Google says it flat out in their SEO Webmaster Guidelines, “Be wary of SEO firms and web consultants or agencies that send you email out of the blue.” There are plenty of disreputable and black hat SEO practitioners that are scrounging for clients. They’ll say anything they want to get you to hand over your carefully allocated SEO funds. Some of them may actually do a small amount work, however shoddy or black hat it may be. Oftentimes you’ll find you end up hiring another SEO firm to clean up the mess of the first one. The really bad ones will just take your money and run without even faking an attempt at doing SEO for your company, disappearing into the void of online anonymity.
One of the biggest giveaways that someone is trying to scam you is when they contact you out of the blue. Hopefully, most people know by now that the Nigerian government isn’t looking to deposit $100,000 into their bank account and recognize those emails for what they are – a con. Unsolicited email isn’t considered a viable marketing tactic, so most reputable companies don’t touch it with a ten foot pole. Opt-in email marketing, like when you give your favorite store your email address so they can send your special offers, is a much more successful and respected approach. Just like you don’t trust random e-mails selling miracle weight loss pills, don’t trust an unsolicited e-mail from an SEO services provider.
Many of these less-than-scrupulous SEO providers (or SEO con men) find companies that already have a contract with a white hat SEO company. Their biggest selling point is trying to convince you that you are vastly overpaying for your SEO services. They’ll say,
“We can do the same things as your current SEO provider for less than half what you are paying now! And we don’t get paid until you are ranking first for all of your keywords! And we guarantee our results! And we’ll handle your social media! And…”
Like a smooth talking used-car salesman trying to pass a lemon off for a Ferrari, SEO con men will do whatever it takes to convince you to leave your current SEO provider for them.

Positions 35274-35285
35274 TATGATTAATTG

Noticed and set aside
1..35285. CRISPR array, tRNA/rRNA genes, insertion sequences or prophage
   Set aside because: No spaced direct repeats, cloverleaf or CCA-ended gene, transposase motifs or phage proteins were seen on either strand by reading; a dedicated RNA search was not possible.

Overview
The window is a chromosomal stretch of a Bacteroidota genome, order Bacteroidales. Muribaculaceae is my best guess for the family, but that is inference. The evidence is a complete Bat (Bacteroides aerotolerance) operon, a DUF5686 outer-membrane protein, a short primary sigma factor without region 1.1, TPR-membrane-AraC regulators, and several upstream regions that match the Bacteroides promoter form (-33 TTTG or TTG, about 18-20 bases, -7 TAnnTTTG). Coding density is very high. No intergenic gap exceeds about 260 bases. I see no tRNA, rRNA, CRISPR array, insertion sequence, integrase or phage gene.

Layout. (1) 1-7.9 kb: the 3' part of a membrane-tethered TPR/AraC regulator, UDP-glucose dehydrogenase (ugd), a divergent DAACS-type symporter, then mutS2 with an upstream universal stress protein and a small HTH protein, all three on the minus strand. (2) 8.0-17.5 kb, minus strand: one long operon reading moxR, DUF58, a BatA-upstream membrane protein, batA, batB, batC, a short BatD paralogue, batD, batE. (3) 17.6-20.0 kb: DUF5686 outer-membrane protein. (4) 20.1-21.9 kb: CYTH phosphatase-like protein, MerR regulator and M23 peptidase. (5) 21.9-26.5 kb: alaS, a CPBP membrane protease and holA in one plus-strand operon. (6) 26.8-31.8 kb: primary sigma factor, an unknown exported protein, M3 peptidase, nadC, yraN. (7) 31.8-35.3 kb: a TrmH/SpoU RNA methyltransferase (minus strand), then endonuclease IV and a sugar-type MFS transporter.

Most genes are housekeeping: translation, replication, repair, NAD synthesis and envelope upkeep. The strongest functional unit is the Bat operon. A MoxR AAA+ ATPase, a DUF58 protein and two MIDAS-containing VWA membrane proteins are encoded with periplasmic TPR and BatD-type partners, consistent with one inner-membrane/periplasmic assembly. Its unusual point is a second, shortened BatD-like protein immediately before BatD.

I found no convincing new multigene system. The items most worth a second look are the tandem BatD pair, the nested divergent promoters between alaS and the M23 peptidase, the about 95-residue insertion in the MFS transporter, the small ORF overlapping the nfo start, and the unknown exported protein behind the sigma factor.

The simple truth is that good, white hat SEO providers don’t need to go begging for business like that. Their business is built on a solid reputation, the satisfaction of clients and referrals brought in from happy customers. They don’t have to resort to unsolicited e-mails and underhanded tactics to win business.
Think about it this way. How often does your company randomly contact potential clients? Not those that current clients have recommended you reach out to, not people you met at conferences or tradeshows, not people who connect with you on social networking site. How often does your company reach out to companies or individuals that have no idea who you are or why you would be e-mailing them? Probably not very frequently, right? Being known as a “spammer” when it comes to getting clients severely damages your reputation and devalues your brand. You don’t want to annoy or anger potential clients, especially ones you have no business contacting. Why would good SEO companies and consultants behave any differently?
The bottom line is that you should treat any SEO provider that contacts you first –unprompted and uninvited – with some serious reservations. Google, the behemoth of search engines and the main reason SEO exists, even admits that they get spam messages saying “Dear google.com,
I visited your website and noticed that you are not listed in most of the major search engines and directories…” Clearly spammers don’t discriminate when they’re trying to get business.
If you’re looking to hire an SEO provider, you have to do your research. Talk to other businesses you work with and see who they use for their SEO services and why. SEO often has a bad reputation because SEO con men are waiting to take advantage of uninformed business owners. Read the Google Webmaster Guidelines about SEO. Those are the hard and fast rules of SEO and a reputable SEO provider should know that. Good SEO companies should be able to provide you with client referrals and recommendations. Do you own research on a potential SEO provider. See what kind of information pops up about them when you start digging around online. If you start to notice red flags, time to walk away and make sure you’re not missing your wallet.